Log a point with laser1
Log a Point with Laser

Step #6 - Select the GPS point that you just logged as your Reference Point and then press Continue.

Step #7 - Enter the Horizontal Distance and Azimuth to the next point. In this case it is 1320 ft and 0 degrees (Due North). Then press Log.


Log a point with laser2
Log a Point with Laser

The offset point will show up on the screen and will be connected to the first point.

Step #8 - Select Single Flag and then follow Steps 3-7 to select the last logged point (blue diamond) as the Reference Point, input the correct Horizontal Distance and Azimuth to the next corner, and finally to Log that point.

Step #9 – Repeat Step #8 one more time and your square 40 should look like this.


Moving a point in solo forest
Moving a Point in Solo Forest

Since a square 40 is never square, you need to be able to move points from where you projected them with the Log by Laser technique to where they actually are. To do this, you need to navigate to the projected corner and then find the actual corner. Next, with your Stylus set to Select Logged Data, select the corner to move. Then select Edit > Move.

Next, click OK when Solo Forest identifies the point you selected, and then Click OK, or Log, at the Relocate Point Screen when you are satisfied with the Deviation of that point.


K creating buffer areas
K. Creating Buffer Areas

Step #1 – Log a Point or Line Feature

Step #2 – Select the feature

Step #3 – Select Tool > Buffer Feature


Creating buffer areas
Creating Buffer Areas

Step #4 – Assign the correct Buffer Width and then choose if you want to buffer the left side, right side, or both sides for a line feature or inside, outside, or both for a polygon feature.

NOTE: The buffer feature is always going to be a polygon feature.

Step #5 – Select Create Buffer and then OK.


Creating buffer areas1
Creating Buffer Areas

Step #6 – The Buffer area you just created will be called a Buffer feature, but you now need to select an existing area feature to assign the buffer’s attributes.

Step # 7 – Assign the correct Attributes.


Creating buffer areas2
Creating Buffer Areas

You now have a new feature called Buffer with an assigned set of attributes that is physically located around, attached to, inside, outside or both inside and outside your mapped line or area feature.


L split polygons
L. Split Polygons

Step #1 – Log a Point or Line Feature

Step #2 – Select the feature

Step #3 – Select Tool > Polygons > Split


Split polygons
Split Polygons

Step #4 – Choose to split the polygon based on:

1. an existing feature that bisects the selected feature,

2. a redline drawing, or

3. by selecting 2 vertices on the selected feature.

Step #5 – Check whether or not you want to keep the Original feature or delete it off.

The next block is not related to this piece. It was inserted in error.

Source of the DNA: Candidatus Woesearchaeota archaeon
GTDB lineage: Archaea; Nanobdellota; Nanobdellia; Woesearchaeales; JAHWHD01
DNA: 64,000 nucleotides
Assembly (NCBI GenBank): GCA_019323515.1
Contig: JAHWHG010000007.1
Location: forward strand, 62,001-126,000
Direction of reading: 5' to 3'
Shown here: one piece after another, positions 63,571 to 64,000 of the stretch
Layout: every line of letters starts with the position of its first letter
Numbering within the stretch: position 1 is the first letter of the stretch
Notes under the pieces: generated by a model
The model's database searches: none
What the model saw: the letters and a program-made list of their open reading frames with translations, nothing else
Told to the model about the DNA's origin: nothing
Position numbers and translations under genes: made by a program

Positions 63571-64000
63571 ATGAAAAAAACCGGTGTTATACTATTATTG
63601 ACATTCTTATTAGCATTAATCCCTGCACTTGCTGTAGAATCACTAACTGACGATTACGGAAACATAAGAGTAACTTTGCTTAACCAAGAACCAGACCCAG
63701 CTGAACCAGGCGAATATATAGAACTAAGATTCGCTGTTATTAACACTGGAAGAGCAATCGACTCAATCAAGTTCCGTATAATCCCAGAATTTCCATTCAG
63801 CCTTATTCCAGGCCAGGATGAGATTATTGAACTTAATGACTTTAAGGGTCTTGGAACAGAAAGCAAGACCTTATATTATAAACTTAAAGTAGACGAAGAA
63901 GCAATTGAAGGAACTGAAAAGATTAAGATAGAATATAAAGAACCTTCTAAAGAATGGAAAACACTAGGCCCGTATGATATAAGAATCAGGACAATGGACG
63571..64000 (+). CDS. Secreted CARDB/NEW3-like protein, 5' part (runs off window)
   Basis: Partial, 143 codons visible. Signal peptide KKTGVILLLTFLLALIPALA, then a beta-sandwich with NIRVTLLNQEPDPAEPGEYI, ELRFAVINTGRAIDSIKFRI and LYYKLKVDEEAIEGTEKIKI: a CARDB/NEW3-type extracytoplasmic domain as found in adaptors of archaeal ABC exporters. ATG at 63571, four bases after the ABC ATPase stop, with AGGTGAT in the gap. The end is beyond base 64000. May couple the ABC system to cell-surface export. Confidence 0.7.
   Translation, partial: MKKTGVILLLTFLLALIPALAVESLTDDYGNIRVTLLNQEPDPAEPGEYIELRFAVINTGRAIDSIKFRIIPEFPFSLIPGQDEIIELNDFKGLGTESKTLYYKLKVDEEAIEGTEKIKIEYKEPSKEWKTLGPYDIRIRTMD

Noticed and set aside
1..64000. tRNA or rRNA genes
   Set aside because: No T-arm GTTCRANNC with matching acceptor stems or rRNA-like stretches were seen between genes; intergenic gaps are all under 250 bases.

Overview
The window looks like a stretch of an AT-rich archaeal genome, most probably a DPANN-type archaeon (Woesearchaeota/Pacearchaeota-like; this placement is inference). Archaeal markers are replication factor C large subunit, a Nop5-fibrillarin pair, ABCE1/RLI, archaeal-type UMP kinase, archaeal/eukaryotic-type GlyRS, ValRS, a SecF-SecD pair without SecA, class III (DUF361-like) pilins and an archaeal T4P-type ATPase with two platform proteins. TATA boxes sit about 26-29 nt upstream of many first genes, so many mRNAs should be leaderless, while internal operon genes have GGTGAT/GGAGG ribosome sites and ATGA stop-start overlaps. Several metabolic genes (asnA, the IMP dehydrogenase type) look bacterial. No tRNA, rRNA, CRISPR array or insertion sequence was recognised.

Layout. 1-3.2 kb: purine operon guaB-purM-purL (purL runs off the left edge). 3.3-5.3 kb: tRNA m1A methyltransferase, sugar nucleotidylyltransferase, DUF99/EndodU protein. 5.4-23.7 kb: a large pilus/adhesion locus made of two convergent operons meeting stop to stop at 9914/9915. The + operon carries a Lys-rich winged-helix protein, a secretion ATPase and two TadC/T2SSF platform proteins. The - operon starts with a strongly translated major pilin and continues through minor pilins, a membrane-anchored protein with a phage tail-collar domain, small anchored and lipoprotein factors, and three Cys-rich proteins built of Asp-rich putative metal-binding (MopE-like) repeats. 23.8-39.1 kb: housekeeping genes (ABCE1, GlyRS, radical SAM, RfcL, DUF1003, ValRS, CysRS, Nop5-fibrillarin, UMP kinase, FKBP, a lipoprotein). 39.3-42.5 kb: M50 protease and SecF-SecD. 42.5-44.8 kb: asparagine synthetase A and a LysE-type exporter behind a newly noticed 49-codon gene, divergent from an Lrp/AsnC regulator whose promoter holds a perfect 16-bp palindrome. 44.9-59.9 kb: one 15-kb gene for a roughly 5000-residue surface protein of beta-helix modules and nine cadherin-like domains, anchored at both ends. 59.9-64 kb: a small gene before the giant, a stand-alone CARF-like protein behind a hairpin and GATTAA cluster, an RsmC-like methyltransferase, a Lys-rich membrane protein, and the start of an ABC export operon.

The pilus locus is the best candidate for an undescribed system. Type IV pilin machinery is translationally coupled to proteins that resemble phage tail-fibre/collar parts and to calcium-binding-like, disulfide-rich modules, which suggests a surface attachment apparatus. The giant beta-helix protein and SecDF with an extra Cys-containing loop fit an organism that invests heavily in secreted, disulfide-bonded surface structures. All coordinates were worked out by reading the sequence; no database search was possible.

Split polygons1
Split Polygons

Step #5 – Select Split and OK.

You now have 2 new polygons in place of the original one.


M merge polygons
M. Merge Polygons

Step #1 – Make your stylus = Stylus selects Whole Feature or Logged Data

Step #2 - Select Tool > Polygons > Merge


Merge polygons
Merge Polygons

Step #3 - Select the first polygon to merge and select Set First Feature.

Step #4 – Select the second polygon to merge and select Set Second Feature.

Step #5 – Decide if you want to keep the original polygons or delete them off.

Step # 6 – Select Merge and OK.


Merge polygons1
Merge Polygons

Step #7 – Choose which kind of area feature the new Merged Polygon will be and select OK.

Step #8 – Assign the attributes for the new feature and select OK.


Merge polygons2
Merge Polygons

You now have a new feature that consists of the 2 merged polygons.


N realtime inventory overview
N. RealTime Inventory Overview

LandMark Systems premier product is RTI, or RealTime Inventory. In a nutshell, RTI is the integration between a field inventory software, TCruise, and a GPS data collection/verification software, Solo Forest. It is the only forestry solution that allows you to do both GPS and inventory work on the same data collector and have the data from both programs linked to each other. It is a patented process, so there won’t be anything else like it for a long time. Here‘s how RTI works.

Step 1: Create a Stand Boundary—This can be done in the office or field by digitizing on a photo, or by using our GPS systems to traverse the stand in question.


Realtime inventory overview
RealTime Inventory Overview

Step 2:Create a Cruise Grid—In the office or field, you can specify the grid spacing and orientation and even begin the grid 1/2 the distance over and up from a known corner.

Step 3:Navigate to a Plot—Select which plot you want to go to and use GPS to navigate there. When you get within a specified distance from plot center, Solo Forest will automatically alert you that you are near plot center and ask you if you want to collect data with TCruise.


Realtime inventory overview1
RealTime Inventory Overview

Step 4:Enter Plot Data—If you answer “YES”, a link will be established between Solo Forest and TCruise, the plot ID and Lat./Long. will be sent to TCruise, and you will be automatically “switched” to TCruise. You can then enter Plot Info and then go to the data entry screen.

  • Step 5: Enter Tree Data—The last step is to tally the trees and save the plot in TCruise. You can enter trees in a tally card or spreadsheet format, both of which have your species, products, and merchandizing specs built in to them. Your products will be automatically assigned by dbh unless you override and assign them manually.

  • Step 6: Do It Again—When you finish the first plot, you simply go back to Solo Forest, select the next plot and keep going. All cruised plots are marked in Solo Forest as “Visited”.


ad